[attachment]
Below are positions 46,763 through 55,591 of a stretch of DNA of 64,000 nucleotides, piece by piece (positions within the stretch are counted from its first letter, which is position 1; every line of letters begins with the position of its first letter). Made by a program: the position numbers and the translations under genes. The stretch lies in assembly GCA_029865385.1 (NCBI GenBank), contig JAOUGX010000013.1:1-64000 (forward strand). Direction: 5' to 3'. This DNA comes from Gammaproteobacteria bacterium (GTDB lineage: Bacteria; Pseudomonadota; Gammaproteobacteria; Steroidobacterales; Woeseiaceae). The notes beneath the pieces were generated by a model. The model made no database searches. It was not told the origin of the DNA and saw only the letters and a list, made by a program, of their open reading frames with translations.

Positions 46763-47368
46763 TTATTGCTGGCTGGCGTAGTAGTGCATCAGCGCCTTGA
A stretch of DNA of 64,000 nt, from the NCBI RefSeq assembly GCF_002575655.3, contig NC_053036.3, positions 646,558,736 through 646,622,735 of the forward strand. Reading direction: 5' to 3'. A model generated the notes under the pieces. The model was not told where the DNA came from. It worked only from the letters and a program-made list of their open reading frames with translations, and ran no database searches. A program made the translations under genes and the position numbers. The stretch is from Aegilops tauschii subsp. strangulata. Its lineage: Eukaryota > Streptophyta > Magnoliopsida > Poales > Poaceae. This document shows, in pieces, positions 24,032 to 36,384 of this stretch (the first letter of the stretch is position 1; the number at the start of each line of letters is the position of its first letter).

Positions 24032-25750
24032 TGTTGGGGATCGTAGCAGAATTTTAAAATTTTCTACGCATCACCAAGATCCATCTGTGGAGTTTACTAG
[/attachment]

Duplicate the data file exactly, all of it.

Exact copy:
Below are positions 46,763 through 55,591 of a stretch of DNA of 64,000 nucleotides, piece by piece (positions within the stretch are counted from its first letter, which is position 1; every line of letters begins with the position of its first letter). Made by a program: the position numbers and the translations under genes. The stretch lies in assembly GCA_029865385.1 (NCBI GenBank), contig JAOUGX010000013.1:1-64000 (forward strand). Direction: 5' to 3'. This DNA comes from Gammaproteobacteria bacterium (GTDB lineage: Bacteria; Pseudomonadota; Gammaproteobacteria; Steroidobacterales; Woeseiaceae). The notes beneath the pieces were generated by a model. The model made no database searches. It was not told the origin of the DNA and saw only the letters and a list, made by a program, of their open reading frames with translations.

Positions 46763-47368
46763 TTATTGCTGGCTGGCGTAGTAGTGCATCAGCGCCTTGA
A stretch of DNA of 64,000 nt, from the NCBI RefSeq assembly GCF_002575655.3, contig NC_053036.3, positions 646,558,736 through 646,622,735 of the forward strand. Reading direction: 5' to 3'. A model generated the notes under the pieces. The model was not told where the DNA came from. It worked only from the letters and a program-made list of their open reading frames with translations, and ran no database searches. A program made the translations under genes and the position numbers. The stretch is from Aegilops tauschii subsp. strangulata. Its lineage: Eukaryota > Streptophyta > Magnoliopsida > Poales > Poaceae. This document shows, in pieces, positions 24,032 to 36,384 of this stretch (the first letter of the stretch is position 1; the number at the start of each line of letters is the position of its first letter).

Positions 24032-25750
24032 TGTTGGGGATCGTAGCAGAATTTTAAAATTTTCTACGCATCACCAAGATCCATCTGTGGAGTTTACTAG